You can use InfraNodus to build mindmaps automatically using text input. The advantage of this approach to mindmapping is that you don't have to decide beforehand what the central idea is. Rather, our powerful graph analysis algorithms will detect the most influential clusters and elements for you. You can then have an overview of your ideas and detect the structural gaps: the areas of your mind map with a high potential for new interesting discoveries.
See the video tutorial below to learn how it works or follow the step-by-step process:
Also, see the article on mind mapping with InfraNodus.
Mind Mapping with Text, Step-by-Step Process
Step 1: Create a Graph
Open a new graph in InfraNodus. Use the Live Ideation app or the Mind Mapping app.
Step 2: Add the Data or Text (do not submit it yet!)
Once you see an empty graph, start typing your text or copy and paste some ideas from an already existing one. Do not yet submit it.
In supervised machine learning, you feed the features and their corresponding labels into an algorithm in a process called training. During training, the algorithm gradually determines the relationship between features and their corresponding labels.
If you add the texts as it is above, every word will be visualized as a node in the mind map. In case you want to control which entities are actually visualized, you can use [[wiki-links]] and add them as you are writing the text. When you type in "[[", InfraNodus will automatically place your cursor right after and add "]]" in the end, so you can type in the name of your concept. For example:
In [[supervised machine learning]] the algorithm determines the relationship between [[features]] and their corresponding [[labels]]
In this case above you will have 3 nodes created on the graph.
Step 3: Highlight the Nodes using #hashtags or [[wiki-links]] and Submit
If you don't select anything in the text and submit it as it is (do not do it yet), then every word (apart from the stop words) will be represented as a node in the graph and every co-occurrence will be represented as a relation.
If you select the words that you want to visualize, they will be marked as the hashtags and only those words will be added into the graph. All the words appearing in the same statement will be connected.
For example, if you select a few concepts like this:
In supervised #machine_learning, you feed the #features and their corresponding #labels into an algorithm in a process called #training. During #training, the algorithm gradually determines the #relationship between #features and their corresponding #labels.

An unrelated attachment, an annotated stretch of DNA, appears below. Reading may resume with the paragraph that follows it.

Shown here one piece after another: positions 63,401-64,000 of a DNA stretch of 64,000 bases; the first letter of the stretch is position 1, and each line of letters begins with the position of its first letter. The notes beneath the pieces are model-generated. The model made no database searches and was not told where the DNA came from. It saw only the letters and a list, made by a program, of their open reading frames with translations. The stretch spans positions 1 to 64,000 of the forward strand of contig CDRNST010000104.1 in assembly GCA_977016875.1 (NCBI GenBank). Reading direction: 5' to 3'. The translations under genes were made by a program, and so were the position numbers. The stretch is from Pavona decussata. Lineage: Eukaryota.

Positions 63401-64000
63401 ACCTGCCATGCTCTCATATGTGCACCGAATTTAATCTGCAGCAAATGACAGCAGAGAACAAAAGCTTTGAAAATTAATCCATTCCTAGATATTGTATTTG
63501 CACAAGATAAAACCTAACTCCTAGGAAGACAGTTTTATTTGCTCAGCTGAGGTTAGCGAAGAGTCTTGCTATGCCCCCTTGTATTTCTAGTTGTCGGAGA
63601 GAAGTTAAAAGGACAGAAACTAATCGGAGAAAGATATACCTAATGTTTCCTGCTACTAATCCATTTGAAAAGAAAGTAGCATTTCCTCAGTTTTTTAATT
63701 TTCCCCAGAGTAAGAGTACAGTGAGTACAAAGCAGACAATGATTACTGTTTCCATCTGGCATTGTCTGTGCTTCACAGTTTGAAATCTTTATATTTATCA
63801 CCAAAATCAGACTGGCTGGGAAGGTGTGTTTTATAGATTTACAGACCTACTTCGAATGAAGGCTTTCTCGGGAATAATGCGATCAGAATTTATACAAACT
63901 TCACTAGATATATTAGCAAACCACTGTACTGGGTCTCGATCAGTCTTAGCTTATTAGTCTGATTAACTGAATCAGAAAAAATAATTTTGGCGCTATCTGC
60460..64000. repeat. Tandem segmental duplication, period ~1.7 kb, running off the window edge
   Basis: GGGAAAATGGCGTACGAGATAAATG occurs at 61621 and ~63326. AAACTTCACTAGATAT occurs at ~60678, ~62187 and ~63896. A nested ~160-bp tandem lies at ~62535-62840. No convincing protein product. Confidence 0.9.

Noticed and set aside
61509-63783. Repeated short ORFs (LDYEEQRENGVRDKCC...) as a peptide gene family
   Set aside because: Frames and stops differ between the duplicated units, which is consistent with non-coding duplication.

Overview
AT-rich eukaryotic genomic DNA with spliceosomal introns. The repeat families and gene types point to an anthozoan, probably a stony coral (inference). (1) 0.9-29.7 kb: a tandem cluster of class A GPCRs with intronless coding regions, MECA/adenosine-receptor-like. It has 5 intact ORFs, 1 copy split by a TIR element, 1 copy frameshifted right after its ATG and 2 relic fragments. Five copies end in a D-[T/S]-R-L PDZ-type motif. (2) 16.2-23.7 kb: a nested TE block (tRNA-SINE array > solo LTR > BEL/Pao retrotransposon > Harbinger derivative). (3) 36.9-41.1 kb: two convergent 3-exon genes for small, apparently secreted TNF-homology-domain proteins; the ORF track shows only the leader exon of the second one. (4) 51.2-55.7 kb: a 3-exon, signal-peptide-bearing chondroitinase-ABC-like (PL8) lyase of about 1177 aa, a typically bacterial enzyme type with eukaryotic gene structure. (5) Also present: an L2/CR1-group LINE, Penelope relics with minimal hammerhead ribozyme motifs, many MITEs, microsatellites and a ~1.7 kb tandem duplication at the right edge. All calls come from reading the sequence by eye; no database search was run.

You can also use [[wiki-links]] to highlight the concepts in the text. Simply type in "[[" and add your concept, for instance:
In supervised [[machine_learning]], you feed the [[features]] and their corresponding [[labels]] into an algorithm in a process called [[training]]. During [[training]], the algorithm gradually determines the [[relationship]] between [[features]] and their corresponding [[labels]].
You will add 5 distinct nodes and 9 relations between them:
InfraNodus connects not only the concepts that are next to each other but also the words that have 1 or 2 concepts between to emulate the natural process of reading. The closer are the concepts, the stronger is the connection. You can switch this off in the settings and instead choose to connect only the concepts that are next to each other.
Notice, how "training" and "labels" have the strongest connection. This is because that connection occurs the highest number of times in the graph. The next one is "training" and "features" and "labels" and features".
As you can see, this already provides a good representation of how the concepts are connected.
Note: For more control over this behavior, you can operate in single triplets of concepts. For example:
In supervised #machine_learning, you feed the #features and their corresponding #labels.
Here you will only have 3 nodes (machine_learning, features and labels) and they will all be connected to one another.
Step 4: Add More Text
Now that we added the first statement, we can add more stuff. For example:
In unsupervised learning, the goal is to identify meaningful patterns in the data.
Let's now select "unsupervised learning", which will be converted into a concept like #unsupervised_learning, then also #patterns and #data. So we get something like this:
In #unsupervised_learning, the goal is to identify meaningful #patterns in the #data.
Then submit this statement and you will get something like this:
Step 5: Editing a Mind Map
Suppose now we realize that actually, we want to have a separate node for #machine_learning and separate nodes for #supervised and #unsupervised.
In that case we can simply
a) click the statement we want to edit, then
b) click the Edit link
c) edit the statement
d) save it back into the graph
The result will look like this:
As you can see, now #machine_learning is the main concepts and it's connecting two distinct clusters: on supervised training (using features and labels) and unsupervised training.
Step 6: Use Analytics
Once you add more data, you will see some interesting patterns forming in the Analytics panel. It will show you the main topical clusters and the most influential nodes, using the metrics derived from network science (mainly betweenness centrality and community detection algorithms based on graph modularity).
Step 7: Use Insight Generation Tool
You can also use the Insight Generation Tool to get a recommendation as to what could be a next interesting idea to think of in relation to this topic. This tool is based on identifying the structural gaps in the discourse network and asking the questions that are designed to bridge those gaps and to generate new ideas.